WASHINGTON, D.C.- Everyone is making tough choices to get by in the current economic climate, even al-Qaeda.
Al-Qaeda revealed to Al Jazeera Sunday that the economy has dictated how the terrorist group plans to takes down airplanes.
“We would much rather put bombs in our suitcases. Something like the bombs in that Kurt Russell movie, Executive Decision or a giant crate like Snakes on a Plane,” said al-Qaeda chief Dr. Ayman Al Zawahir. “But the truth is we just can’t afford it. Airline baggage fees are just way too damn high.”
With the typical airline charging $25 for your first bag and about $35 for your second, airline baggage fees quickly add up and the fees keep going up. The airline Spirit announced this month it will charge customers up to $200 round trip for their checked baggage. In 2008-09 the airlines collected $3.9 billion in checked-luggage fees.
“The airlines have priced us out of the suitcase bomb market. They are making it tough to be a terrorist,” said Zawhir. “The airlines high baggage fees have forced us to be creative.”
Al-Qaeda has focused their creativity on fashion. Ibrahim Hassan al-Asiri, the Saudi-born bomb-maker for al-Qaeda in the Arabian Peninsular first unveiled a line of vest bombs.
“The vest bombs really popped at first. But the suicide bombers complained they were too bulky, heavy, and lacked flair,” said al-Asari. “Besides vests were so pre 9-11.”
Al-Asari in response to criticism has recently rolled out a new line of underwear bombs for suicide bombers.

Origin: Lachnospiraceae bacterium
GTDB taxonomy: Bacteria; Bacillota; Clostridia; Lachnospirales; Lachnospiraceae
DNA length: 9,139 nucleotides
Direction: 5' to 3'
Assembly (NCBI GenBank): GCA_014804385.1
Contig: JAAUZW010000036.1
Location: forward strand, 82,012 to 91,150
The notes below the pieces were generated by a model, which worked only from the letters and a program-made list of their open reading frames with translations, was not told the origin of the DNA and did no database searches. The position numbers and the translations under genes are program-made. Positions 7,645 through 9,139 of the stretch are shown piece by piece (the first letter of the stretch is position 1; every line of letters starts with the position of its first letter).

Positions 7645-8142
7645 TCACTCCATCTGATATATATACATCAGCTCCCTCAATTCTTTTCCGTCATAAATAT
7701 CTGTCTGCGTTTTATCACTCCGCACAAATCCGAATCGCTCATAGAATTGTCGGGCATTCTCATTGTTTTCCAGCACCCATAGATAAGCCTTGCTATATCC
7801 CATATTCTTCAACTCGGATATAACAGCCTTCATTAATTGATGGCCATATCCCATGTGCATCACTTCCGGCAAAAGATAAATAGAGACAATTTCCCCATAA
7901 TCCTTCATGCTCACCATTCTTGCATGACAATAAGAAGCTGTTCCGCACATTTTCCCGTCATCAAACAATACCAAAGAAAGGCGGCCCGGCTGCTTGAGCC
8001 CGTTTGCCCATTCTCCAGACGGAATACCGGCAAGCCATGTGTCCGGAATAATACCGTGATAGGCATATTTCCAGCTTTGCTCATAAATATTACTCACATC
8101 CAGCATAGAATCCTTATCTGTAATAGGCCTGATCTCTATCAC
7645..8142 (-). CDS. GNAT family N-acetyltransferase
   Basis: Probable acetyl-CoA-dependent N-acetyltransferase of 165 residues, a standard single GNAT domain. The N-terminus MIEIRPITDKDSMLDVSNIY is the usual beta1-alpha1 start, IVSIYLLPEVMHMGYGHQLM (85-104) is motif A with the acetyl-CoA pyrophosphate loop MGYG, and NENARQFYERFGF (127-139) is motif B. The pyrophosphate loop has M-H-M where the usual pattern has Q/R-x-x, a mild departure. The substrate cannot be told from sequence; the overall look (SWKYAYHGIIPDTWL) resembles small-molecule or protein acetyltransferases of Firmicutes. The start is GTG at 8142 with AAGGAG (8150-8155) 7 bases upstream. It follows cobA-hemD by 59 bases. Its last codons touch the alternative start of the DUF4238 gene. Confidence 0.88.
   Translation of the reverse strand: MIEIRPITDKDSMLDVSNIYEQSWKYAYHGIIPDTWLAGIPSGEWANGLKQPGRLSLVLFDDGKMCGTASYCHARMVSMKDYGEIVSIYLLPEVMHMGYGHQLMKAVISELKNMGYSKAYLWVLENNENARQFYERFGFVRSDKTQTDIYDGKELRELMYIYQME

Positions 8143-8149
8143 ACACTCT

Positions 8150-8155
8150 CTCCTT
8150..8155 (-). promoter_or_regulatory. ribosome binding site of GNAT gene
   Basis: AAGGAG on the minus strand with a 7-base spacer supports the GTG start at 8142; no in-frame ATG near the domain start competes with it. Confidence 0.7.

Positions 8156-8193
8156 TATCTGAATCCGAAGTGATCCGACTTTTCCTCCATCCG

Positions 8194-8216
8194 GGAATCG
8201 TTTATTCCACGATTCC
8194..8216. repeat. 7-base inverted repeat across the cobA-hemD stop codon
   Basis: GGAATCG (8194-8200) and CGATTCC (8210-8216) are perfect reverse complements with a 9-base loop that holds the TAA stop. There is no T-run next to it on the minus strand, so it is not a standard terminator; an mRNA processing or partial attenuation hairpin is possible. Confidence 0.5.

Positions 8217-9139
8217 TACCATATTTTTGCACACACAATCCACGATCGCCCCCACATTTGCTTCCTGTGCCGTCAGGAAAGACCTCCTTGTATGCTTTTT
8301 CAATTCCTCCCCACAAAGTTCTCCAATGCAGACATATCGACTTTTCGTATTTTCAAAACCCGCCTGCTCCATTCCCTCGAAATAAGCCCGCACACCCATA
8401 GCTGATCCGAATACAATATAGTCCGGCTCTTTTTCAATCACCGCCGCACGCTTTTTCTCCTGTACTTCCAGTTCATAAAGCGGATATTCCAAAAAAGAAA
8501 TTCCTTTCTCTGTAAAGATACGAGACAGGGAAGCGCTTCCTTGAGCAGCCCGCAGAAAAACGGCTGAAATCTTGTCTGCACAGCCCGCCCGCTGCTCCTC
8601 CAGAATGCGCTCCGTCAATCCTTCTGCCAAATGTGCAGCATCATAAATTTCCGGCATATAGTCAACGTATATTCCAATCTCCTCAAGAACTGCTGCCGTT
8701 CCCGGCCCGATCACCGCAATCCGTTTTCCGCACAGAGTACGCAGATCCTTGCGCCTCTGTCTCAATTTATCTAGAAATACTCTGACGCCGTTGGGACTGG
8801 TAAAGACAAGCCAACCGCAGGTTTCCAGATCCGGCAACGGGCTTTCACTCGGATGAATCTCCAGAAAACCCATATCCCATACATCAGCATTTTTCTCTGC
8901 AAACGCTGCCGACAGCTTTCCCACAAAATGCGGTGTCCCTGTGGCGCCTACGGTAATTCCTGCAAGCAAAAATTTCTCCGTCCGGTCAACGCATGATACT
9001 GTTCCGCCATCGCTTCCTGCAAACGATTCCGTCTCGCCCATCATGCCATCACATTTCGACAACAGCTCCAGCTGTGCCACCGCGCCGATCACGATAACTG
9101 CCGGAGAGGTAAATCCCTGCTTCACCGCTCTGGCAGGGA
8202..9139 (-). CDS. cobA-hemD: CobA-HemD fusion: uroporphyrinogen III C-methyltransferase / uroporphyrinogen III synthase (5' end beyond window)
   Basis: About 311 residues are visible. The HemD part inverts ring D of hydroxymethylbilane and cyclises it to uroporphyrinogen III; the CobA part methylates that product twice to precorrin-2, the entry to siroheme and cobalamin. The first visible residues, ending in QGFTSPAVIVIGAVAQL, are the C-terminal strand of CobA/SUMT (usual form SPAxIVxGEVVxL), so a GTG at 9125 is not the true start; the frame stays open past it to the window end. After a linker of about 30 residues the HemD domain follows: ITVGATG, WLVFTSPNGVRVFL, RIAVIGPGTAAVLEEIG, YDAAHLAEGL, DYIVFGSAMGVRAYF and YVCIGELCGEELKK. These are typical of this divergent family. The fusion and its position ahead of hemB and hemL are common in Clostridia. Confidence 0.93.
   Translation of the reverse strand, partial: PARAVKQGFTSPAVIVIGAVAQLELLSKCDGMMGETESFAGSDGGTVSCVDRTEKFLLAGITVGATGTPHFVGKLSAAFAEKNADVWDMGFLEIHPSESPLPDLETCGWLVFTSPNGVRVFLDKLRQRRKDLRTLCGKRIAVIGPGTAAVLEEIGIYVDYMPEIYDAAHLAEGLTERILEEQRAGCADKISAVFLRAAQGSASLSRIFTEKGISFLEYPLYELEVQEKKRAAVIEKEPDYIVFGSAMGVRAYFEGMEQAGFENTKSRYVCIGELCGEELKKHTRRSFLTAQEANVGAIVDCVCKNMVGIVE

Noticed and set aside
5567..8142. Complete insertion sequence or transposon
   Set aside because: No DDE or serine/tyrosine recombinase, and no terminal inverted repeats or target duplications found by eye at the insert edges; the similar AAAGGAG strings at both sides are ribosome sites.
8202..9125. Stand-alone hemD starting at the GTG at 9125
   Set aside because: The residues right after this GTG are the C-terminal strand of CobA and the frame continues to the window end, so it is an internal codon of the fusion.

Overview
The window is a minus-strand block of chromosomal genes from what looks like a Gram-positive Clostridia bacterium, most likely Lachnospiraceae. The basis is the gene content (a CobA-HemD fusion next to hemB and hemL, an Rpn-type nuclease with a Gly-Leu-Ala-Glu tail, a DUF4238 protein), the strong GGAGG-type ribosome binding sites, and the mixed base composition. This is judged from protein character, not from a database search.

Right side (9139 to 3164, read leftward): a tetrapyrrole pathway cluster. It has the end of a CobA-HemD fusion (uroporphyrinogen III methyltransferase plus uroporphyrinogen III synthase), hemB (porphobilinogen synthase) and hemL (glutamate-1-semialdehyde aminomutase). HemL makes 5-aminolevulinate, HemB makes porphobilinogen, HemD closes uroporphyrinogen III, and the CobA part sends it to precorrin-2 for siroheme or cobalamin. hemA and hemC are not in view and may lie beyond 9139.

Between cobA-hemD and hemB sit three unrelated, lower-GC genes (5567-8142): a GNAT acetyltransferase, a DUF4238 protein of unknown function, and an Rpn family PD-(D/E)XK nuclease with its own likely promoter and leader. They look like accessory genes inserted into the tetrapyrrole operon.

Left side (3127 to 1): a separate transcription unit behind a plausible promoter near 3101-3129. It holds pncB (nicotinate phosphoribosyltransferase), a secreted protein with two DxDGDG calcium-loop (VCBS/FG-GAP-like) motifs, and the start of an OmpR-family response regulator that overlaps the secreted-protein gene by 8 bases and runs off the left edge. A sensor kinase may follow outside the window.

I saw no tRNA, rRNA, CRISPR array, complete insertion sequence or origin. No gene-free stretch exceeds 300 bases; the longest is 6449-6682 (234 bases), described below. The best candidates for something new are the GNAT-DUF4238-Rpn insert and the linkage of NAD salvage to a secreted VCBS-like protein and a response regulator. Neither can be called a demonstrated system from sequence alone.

“The real challenge was making a bomb that gave the suicide bomber support but still allowed the jewels to breathe,” said al-Asiri. “Underwear bombing seems to be the latest spring trend. I just wish we knew whether they worked.”
Two suicide bombers have recently worn al-Asiri’s line of underwear, but U.S. security officials thwarted both. Umar Farouk Abdulmutallab was caught attempting to detonate plastic explosives hidden in his underwear while on board Northwest Airlines Flight 253, en route from Amsterdam to Detroit, on December 25, 2009. Abdulmutallab is currently serving life in prison without parole. Then in late April the CIA thwarted an underwear plot by an al-Qaeda affiliate that turned out to be a double agent for Saudi Arabia’s intelligence agency and a liaison for the CIA.
“You can’t trust anyone these days. He was the best man at my wedding. He was my friend,” said al-Asiri. “I even made him pinky swear he wasn’t CIA. I even checked if he had his fingers crossed behind his back. He must have crossed them when I wasn’t looking”
Zawhir hopes the U.S Congress takes up Sen. Mary Landrieu’s (D-La.) Airline Passengers BASICS ACT after the November election. The BASICS ACT would require every U.S. airline to accept a single checked bag and a carry-on free of charge. The BASICS ACT would allow al-Qaeda to check one suitcase bomb free of charge.
“The underwear were nice but you really can’t show that off to the world. A suitcase bomb on the other hand, you can show off,” said Zawhir. “Plus how funny would it be to see one of our suitcases on Travel Channel’s Baggage Battles. Watch Billy Leroy bid $900 on one of our suitcases only to get his face blown off. That’s good television.”